Companies under consideration could manipulate such by-task estimates, handing the city a shortcut in the bidding process by enumerating what is not supposed to be quantifiable.

All it takes is for the Clearwater screening committee to use that number, which is only an estimate and can be lowballed, to give an unfair advantage to the “lowest” bidder.

That was exactly what lawmakers sought to prevent when passing the CCNA in 1984, to keep from throwing good taxpayer money after bad when a winning bid turns out to have unreliable qualifications or expectations.

It should be noted the criteria with theses phrases appear in a single Clearwater RFQ (so far), and it only pertains to a section of the request worth 20 points out of a possible 100. But even a slight, intentional change in that number could prove just enough to tip the scales for one company over another.

And for Clearwater, after 20 years circumventing the legally required competitive bidding process for certain city projects, the devil is truly in the details.

Document: Tampa man accused of plot to kill federal judge

Federal authorities say a jail inmate who supports the Islamic State group is accused of plotting to kill an 80-year-old federal judge in Florida.

A grand jury on Wednesday indicted 39-year-old Jason Jerome Springer on a charge of threatening to assault or kill U.S. District Judge Elizabeth Kovachevich.

The Tampa Bay Times reports Springer was awaiting trial on a gun violation when he told other inmates he wanted to kill Kovachevich, and would do so if released.

Court documents say Springer mentioned flying an “explosive-packed drone” into her office and tried to learn her home address.

An inquiry began in February when an inmate reported Springer had prayed for Kovachevich’s death.

Prosecutors say social media postings indicate he’s sympathetic to the terrorist group.

An attorney for Springer isn’t listed.

Republished with permission of The Associated Press.

Charlie Crist adds voice to those calling for Frank Artiles’ resignation

Congressman Charlie Crist also wants Frank Artiles gone.

“The racial slurs used by Sen. Artiles are deeply offensive to me and the community I represent,” said the St. Petersburg Democrat and former Republican governor in a short statement on Thursday.

“He should restore the dignity of the Florida Senate by immediately removing himself from it.”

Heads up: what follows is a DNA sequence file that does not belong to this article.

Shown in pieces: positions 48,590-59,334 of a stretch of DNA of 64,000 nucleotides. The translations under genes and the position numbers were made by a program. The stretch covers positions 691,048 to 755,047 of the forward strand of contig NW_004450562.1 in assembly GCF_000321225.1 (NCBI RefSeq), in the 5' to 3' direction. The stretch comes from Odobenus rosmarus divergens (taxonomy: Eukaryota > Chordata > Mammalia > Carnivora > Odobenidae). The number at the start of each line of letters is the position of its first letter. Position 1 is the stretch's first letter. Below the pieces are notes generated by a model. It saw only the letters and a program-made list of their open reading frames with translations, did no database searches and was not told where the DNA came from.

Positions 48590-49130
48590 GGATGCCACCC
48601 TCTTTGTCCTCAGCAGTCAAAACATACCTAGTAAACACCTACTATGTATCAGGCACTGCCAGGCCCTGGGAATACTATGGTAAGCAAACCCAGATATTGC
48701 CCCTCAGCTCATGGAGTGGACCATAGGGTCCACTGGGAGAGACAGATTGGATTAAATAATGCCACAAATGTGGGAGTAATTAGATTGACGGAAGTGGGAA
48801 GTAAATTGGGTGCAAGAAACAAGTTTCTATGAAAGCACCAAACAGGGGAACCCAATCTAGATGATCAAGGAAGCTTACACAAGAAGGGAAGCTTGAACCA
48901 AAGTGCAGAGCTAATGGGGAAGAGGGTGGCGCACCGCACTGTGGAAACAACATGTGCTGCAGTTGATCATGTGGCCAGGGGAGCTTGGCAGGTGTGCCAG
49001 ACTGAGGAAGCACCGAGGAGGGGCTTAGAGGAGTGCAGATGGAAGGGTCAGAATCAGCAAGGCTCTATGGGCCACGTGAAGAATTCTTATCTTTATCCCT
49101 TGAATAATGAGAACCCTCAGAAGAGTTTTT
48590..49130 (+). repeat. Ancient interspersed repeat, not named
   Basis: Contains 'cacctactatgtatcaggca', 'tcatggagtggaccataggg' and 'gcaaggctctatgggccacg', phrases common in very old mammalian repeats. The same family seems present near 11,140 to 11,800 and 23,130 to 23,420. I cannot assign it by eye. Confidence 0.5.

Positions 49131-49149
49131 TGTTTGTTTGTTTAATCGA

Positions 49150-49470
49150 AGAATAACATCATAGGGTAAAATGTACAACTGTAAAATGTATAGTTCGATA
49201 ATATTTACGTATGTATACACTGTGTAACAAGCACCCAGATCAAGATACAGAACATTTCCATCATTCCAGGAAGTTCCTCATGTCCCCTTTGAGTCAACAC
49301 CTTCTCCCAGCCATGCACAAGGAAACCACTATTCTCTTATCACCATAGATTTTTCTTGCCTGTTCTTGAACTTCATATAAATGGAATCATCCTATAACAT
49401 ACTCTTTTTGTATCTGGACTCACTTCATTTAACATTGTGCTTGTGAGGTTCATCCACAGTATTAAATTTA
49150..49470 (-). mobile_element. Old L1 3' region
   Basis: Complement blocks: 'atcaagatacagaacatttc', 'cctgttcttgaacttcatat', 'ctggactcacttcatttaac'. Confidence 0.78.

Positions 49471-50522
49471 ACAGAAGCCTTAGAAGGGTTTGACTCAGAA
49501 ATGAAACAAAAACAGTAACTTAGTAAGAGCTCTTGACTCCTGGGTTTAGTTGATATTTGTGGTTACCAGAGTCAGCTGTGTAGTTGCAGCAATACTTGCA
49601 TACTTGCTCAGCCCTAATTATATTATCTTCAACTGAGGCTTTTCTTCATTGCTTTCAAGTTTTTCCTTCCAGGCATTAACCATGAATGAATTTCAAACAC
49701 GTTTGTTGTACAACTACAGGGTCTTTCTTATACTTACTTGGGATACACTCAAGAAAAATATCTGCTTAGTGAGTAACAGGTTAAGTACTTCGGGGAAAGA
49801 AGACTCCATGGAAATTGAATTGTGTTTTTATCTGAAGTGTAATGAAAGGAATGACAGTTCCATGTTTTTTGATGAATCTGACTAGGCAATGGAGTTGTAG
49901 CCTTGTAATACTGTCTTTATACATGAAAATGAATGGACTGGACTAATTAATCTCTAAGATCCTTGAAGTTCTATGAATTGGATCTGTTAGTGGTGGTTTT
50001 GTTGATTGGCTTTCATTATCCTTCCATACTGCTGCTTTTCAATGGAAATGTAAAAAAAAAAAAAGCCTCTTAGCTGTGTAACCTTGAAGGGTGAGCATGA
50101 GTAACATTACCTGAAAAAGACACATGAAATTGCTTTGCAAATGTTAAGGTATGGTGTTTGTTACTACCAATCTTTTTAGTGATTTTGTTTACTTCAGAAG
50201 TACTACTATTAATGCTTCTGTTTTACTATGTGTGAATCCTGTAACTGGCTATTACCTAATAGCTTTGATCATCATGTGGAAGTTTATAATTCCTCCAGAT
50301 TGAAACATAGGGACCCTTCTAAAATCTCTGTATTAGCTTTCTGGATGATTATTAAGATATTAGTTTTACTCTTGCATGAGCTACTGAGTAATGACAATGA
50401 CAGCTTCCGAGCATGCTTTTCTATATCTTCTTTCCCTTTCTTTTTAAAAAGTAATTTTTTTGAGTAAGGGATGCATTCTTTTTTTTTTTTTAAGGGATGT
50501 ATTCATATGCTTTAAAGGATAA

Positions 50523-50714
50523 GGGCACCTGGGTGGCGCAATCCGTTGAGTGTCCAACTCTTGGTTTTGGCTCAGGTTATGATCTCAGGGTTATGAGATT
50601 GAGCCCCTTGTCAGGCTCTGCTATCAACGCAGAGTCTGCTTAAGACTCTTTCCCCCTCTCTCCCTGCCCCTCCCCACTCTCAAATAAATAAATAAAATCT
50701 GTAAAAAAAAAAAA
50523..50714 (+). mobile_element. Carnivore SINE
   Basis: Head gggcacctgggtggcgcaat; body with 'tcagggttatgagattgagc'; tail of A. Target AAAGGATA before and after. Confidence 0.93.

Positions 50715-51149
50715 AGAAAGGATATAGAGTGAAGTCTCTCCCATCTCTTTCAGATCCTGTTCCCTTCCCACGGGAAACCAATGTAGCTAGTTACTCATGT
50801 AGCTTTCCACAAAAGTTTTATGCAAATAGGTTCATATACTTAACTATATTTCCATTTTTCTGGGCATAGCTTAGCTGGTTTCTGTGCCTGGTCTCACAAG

Artiles, a Cuban-American Republican from Miami-Dade County, made national news after he accosted Sen. Perry Thurston, a Fort Lauderdale Democrat, and Sen. Audrey Gibson, a Jacksonville Democrat, calling her a “b—h” and a “girl” in a dispute over legislation at a private club in Tallahassee Monday night.

Artiles also used a variation of the “N-word,” referring to her and to white Republicans who supported Joe Negron as Senate President.

Thurston and Gibson are black. Artiles apologized on the Senate floor Wednesday.

Thurston has lodged a Senate rules complaint against Artiles seeking his expulsion. An investigative report by General Counsel Dawn Roberts is due next Tuesday.

Pinellas nursing home operators worried about impact of payment system

Leaders from Pinellas County nursing homes joined local residents, families and advocates to voice concern over a prospective payment system (PPS) plan under consideration by the Florida Senate.

Pinellas County has 69 nursing homes, of which 39 (57 percent) could lose money under the Senate budget plan — potentially more than $13 million.

 “On average, our facility has a Medicaid census of close to 70 percent, which translates into 172 seniors, and under the proposed PPS system, we would lose $1.7 million — this is a cost we simply cannot afford and one that would be devastating to our core mission of caring for the sick and dying,” said Kip Corriveau, director of Mission at Bon Secours St. Petersburg Health System.  “I ask lawmakers to prioritize quality care for our state’s most vulnerable and fragile seniors, whose families have entrusted their care to us by deferring the proposed PPS system until a fair solution that truly cares for seniors can be reached.”